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Assessment of metal contamination and the associated human health risk from dustfall deposition: a study in a mid-sized town in India

  • Neha Rani
  • Bhamidipati S. SastryEmail author
  • Kaushik Dey
Research Article
  • 115 Downloads

Abstract

It is evident from the past studies that dust fallout is a severe concern due to its impact to urban air quality and public health. This study mainly examines the spatial and seasonal variation of dustfall at ambient levels and chemical characterization of its insoluble fraction for Kharagpur Town, India. Dustfall samples were collected monthly for 1 year (July 2014 to June 2015) from four sampling sites. The results showed that the maximum dustfall deposition is found during summer (March to June) and in the range of 2.01 ± 0.36 to 15.74 ± 3.83 ton km−2 month−1, and minimum deposition is during monsoon season (July to October) in the range of 0.42 ± 0.72 to 7.38 ± 5.8 ton km−2 month−1. Selected metals like Sc, V, Cr, Co, Ni, Zn, Y, Zr, Ce, Hf, and Pb were analyzed using the high-resolution inductively coupled mass spectrometer (HR-ICP-MS) technique, and the contamination level of heavy metals was assessed using the geoaccumulation index (Igeo) and enrichment factor (EF). To estimate the sources for the metallic contaminants, principal component analysis (PCA) was conducted. The US EPA health risk assessment model was applied to determine the hazard index and hazard quotient values. The results show the significant level of enrichment for Pb (EF = 41.79) and Cr (EF = 4.39). The Igeo values point out moderate contamination by Pb (Igeo = 2.01) and Cr (Igeo = 1.6) in Kharagpur Town. This study suggests that in the context of noncancer risk of heavy metals as determined by the hazard index (HI) and hazard quotient (HQ) values, ingestion is the main source of exposure to dust in adults and children followed by dermal contact. Considering the inhalation route, carcinogenic risk level of Cr, Co, and Ni for adults and children is lower than the EPA’s safe limit (10−6 to 10−4), indicating that cancer risk of these metals due to exposure to dustfall in Kharagpur is negligible.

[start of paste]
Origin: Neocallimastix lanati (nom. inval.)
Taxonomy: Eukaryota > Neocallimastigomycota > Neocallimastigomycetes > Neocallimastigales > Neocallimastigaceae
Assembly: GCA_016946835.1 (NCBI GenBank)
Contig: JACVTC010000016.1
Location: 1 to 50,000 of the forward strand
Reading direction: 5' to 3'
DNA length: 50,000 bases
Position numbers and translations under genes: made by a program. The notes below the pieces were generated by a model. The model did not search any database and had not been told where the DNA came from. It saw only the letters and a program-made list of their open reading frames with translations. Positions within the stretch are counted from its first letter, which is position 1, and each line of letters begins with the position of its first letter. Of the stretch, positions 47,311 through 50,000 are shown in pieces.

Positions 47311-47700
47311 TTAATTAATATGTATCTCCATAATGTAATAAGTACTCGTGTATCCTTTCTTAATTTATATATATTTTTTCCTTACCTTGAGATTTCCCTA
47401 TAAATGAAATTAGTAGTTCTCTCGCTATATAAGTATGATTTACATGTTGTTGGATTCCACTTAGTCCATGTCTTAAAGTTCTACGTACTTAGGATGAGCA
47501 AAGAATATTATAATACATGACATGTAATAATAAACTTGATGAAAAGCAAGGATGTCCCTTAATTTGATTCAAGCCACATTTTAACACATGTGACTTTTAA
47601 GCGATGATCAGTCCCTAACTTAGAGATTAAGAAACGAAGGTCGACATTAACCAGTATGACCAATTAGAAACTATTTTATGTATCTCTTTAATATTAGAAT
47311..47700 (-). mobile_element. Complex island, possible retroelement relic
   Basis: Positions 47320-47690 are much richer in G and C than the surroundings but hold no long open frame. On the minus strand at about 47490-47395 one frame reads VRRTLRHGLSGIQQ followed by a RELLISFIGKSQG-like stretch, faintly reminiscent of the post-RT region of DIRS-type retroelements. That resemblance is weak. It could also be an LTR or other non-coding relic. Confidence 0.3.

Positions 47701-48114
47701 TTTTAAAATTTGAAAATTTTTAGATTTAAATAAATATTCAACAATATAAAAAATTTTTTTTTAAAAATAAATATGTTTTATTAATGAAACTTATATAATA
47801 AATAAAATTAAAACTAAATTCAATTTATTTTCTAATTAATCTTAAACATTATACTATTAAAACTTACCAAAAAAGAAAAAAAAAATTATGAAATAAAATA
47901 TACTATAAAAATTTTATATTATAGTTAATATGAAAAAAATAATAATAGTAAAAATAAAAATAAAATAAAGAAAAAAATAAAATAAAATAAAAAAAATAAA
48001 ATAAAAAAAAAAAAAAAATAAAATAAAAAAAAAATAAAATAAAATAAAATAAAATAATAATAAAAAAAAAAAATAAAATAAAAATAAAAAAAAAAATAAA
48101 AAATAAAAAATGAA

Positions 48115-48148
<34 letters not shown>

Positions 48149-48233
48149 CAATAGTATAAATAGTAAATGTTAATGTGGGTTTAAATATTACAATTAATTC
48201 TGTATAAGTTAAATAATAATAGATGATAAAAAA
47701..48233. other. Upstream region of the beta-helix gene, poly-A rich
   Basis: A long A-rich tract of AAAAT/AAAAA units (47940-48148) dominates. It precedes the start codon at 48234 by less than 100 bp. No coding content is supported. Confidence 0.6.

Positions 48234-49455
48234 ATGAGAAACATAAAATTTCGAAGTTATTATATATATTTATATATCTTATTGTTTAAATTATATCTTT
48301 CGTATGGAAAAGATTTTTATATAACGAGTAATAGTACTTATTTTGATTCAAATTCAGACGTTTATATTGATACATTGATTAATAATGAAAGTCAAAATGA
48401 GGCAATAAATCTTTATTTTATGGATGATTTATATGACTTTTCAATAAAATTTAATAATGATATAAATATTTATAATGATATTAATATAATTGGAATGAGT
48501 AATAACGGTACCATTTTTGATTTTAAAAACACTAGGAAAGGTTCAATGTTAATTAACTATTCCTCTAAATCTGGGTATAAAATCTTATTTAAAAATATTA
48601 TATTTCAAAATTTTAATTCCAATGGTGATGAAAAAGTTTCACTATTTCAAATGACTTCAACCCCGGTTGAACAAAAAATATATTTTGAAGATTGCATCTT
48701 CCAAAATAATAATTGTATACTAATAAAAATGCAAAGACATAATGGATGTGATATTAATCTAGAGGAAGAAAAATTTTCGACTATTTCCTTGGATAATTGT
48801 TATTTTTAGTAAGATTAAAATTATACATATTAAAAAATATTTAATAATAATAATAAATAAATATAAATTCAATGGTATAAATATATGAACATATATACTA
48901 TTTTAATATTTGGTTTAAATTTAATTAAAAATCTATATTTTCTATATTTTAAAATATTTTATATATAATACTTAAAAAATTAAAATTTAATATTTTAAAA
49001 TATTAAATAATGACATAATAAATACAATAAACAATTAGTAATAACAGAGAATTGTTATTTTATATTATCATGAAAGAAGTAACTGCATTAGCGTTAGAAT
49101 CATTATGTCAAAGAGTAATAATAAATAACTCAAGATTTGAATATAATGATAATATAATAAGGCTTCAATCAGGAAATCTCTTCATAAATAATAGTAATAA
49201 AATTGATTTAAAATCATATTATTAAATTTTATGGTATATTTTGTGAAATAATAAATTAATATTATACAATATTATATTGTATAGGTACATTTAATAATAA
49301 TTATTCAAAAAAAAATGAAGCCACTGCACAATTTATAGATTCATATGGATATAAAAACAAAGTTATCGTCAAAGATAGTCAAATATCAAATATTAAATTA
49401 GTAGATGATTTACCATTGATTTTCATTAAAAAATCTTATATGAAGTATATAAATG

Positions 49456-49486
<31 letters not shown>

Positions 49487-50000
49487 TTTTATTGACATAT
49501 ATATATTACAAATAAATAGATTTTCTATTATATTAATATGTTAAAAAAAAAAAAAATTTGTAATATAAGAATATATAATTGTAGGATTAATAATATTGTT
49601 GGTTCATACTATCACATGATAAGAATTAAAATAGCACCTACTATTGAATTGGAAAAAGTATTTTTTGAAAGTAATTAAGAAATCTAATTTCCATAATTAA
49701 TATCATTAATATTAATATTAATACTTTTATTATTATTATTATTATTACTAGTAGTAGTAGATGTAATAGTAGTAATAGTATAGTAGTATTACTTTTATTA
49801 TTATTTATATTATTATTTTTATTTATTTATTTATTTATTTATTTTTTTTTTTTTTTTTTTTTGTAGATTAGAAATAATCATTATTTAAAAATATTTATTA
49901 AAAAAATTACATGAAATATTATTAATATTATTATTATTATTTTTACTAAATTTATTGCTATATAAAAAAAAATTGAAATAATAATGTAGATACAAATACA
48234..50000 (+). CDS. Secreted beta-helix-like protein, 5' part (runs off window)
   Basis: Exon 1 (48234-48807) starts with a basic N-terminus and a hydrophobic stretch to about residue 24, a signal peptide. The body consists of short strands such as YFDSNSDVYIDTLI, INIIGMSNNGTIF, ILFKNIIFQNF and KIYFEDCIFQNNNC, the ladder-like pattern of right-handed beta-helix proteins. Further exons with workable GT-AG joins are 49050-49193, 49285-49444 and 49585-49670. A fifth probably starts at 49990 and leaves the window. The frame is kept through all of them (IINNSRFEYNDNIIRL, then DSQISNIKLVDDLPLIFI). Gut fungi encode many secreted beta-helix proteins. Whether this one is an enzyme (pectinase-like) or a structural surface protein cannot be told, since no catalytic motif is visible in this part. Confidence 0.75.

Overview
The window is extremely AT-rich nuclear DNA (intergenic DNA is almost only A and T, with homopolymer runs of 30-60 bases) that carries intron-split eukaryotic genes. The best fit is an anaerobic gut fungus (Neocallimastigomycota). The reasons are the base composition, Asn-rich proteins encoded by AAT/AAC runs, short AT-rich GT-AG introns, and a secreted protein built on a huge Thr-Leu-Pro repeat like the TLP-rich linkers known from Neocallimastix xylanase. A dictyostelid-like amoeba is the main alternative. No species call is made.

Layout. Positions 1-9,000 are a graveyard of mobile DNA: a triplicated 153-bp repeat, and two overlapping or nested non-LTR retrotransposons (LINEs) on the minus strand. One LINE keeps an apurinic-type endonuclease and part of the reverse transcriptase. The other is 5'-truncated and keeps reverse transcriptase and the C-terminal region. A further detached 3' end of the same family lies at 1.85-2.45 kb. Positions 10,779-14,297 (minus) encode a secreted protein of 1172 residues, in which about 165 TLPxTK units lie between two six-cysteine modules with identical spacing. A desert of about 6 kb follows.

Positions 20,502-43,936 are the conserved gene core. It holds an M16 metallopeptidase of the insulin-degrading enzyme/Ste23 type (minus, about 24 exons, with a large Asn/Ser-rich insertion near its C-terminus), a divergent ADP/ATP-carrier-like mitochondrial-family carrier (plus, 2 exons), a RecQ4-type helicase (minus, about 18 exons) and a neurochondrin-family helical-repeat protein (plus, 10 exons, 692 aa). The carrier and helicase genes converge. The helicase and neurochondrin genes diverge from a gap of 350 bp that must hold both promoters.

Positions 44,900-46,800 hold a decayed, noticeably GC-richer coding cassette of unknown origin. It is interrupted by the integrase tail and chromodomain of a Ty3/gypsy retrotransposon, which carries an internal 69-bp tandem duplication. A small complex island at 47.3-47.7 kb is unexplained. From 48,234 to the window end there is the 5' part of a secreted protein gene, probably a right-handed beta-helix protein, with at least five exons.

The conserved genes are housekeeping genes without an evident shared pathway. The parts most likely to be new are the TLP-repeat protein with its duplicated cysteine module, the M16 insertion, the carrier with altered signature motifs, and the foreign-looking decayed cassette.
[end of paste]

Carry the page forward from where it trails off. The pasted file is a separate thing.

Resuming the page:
Keywords

Heavy metal Dustfall Principal component analysis Health risk Hazard index 

Notes

Acknowledgments

The authors are thankful to the director, CSIR-National Geophysical Research Institute, Hyderabad, for providing the technical support in analyzing the samples using HR-ICP-MS.

Compliance with ethical standards

Conflict of interest

The authors declare that they have no conflict of interest.

Supplementary material

11356_2019_5539_MOESM1_ESM.docx (26 kb)
ESM 1 (DOCX 26 kb)

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Copyright information

© Springer-Verlag GmbH Germany, part of Springer Nature 2019

Authors and Affiliations

  • Neha Rani
    • 1
  • Bhamidipati S. Sastry
    • 1
    Email author
  • Kaushik Dey
    • 1
  1. 1.Department of Mining EngineeringIndian Institute of Technology KharagpurKharagpurIndia

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